'New' site, new target
Gordon Hay alerted me to it. Or rather, Gordon reminded me of it.
"Can you see the far bank of Buckland Sand Pit from Colley Hill?" he asked me on the phone last night.
"Yes." I replied, "I was looking over that way from the hill on Sunday but didn't have a scope with me. If I did I'm sure larger stuff like wildfowl would be identifiable."
"Is it in your 2015 patch?"
"Geographically yes, although, as you know, you cannot gain access to them, so they didn't come into my thoughts."
"Well in that case go back and take your scope and look - there were at least 60 Wigeon feeding on the grassy bank today"
Wigeon! A bonus species if ever there was one. I needed no more excuse to head back to Colley Hill with scope and tripod. Accompanying me was brother-in-law Bill, who, although not a birder, is used to my ways and enjoys being out in the countryside whatever the reason.
Now, I must admit to feeling a bit sheepish about this 'additional' site. It is, without doubt, in my 2015 patch boundary, although due to the private nature of the site did not consider it as being a part of it. How I had 'forgotten' that you can look down on the water from the elevation of the downs I cannot say. But, here we were, scoping the water of the nearest pit and immediately coming up 'patch trumps' with four Little Grebes. In the image above you can see the trails in the water that the grebes have made. The grassy bank where Gordon had his Wigeon is further away, and scoping revealed that they were not present - at least in the section of grass that I could see. Truth is, 90% of the water and banks are hidden from view, so my ability to work this site, forgetting about the distance involved, is compromised. Even so, birds like Gadwall, Teal and Shelduck are now more than a pipe dream even if I have to rely on my 20-50W Swarovski telescope lens to gain identification...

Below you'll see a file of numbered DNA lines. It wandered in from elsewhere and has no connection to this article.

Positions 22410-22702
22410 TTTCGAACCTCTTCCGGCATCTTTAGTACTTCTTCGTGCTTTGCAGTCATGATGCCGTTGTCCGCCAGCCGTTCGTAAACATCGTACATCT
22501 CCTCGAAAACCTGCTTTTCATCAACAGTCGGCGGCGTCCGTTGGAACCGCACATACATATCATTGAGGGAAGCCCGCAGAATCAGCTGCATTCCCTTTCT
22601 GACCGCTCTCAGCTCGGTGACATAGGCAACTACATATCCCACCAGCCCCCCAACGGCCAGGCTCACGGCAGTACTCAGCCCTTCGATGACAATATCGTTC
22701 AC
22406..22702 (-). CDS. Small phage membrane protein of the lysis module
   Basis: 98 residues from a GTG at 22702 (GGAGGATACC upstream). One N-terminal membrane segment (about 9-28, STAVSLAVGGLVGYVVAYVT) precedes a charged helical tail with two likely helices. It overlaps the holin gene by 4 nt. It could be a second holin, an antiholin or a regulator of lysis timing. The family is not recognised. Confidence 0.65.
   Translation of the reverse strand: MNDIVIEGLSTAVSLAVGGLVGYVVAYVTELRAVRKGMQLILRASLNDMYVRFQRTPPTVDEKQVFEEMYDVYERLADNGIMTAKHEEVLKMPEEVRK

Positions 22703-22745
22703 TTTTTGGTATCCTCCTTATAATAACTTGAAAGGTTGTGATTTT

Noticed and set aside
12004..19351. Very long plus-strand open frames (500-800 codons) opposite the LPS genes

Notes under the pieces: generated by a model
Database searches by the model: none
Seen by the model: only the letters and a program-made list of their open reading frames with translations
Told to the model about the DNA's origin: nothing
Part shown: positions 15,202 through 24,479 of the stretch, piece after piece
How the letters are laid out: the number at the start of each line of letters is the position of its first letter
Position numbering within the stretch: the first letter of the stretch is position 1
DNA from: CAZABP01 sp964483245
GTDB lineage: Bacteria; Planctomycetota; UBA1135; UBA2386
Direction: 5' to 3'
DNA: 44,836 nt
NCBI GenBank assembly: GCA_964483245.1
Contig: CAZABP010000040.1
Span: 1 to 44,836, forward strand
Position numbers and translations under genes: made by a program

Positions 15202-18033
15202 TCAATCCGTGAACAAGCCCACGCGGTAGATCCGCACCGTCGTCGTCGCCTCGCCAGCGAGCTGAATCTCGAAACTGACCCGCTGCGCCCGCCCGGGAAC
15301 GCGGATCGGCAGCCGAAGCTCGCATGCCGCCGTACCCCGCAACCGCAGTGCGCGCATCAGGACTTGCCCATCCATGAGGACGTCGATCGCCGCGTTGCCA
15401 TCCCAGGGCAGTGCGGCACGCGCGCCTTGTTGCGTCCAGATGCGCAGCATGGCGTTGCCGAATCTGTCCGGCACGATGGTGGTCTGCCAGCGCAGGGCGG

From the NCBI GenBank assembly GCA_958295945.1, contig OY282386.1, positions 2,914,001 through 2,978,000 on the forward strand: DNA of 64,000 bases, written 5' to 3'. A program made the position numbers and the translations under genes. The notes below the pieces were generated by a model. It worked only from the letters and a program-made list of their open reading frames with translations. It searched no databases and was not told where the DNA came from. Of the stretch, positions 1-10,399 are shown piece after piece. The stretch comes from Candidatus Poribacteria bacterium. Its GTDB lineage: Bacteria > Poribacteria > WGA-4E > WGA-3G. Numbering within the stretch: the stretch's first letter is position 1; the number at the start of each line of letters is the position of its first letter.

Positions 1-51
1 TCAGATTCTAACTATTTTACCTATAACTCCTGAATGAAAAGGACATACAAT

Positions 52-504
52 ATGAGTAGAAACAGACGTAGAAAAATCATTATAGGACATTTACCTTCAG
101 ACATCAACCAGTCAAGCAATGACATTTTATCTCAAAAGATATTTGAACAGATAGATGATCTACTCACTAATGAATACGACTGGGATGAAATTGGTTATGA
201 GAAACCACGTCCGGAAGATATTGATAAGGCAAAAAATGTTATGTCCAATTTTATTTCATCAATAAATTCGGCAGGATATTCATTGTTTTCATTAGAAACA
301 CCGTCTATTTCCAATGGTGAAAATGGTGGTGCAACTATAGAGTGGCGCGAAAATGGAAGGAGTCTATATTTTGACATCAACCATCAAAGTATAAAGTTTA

Because of this I think it only fair to raise my 2015 target level from 90 to 100. Stewart was kind enough to give me a low target figure in the first place, and this 'new' opportunity opens me up to a good additional five species (at least) without too much effort.
Little Grebe becomes species 70, and is 70% of my new target of 100 (even a maths fule no that).
UPDATE: Just before midnight a calling Tawny Owl (heard as I was lying in bed) became species number 71.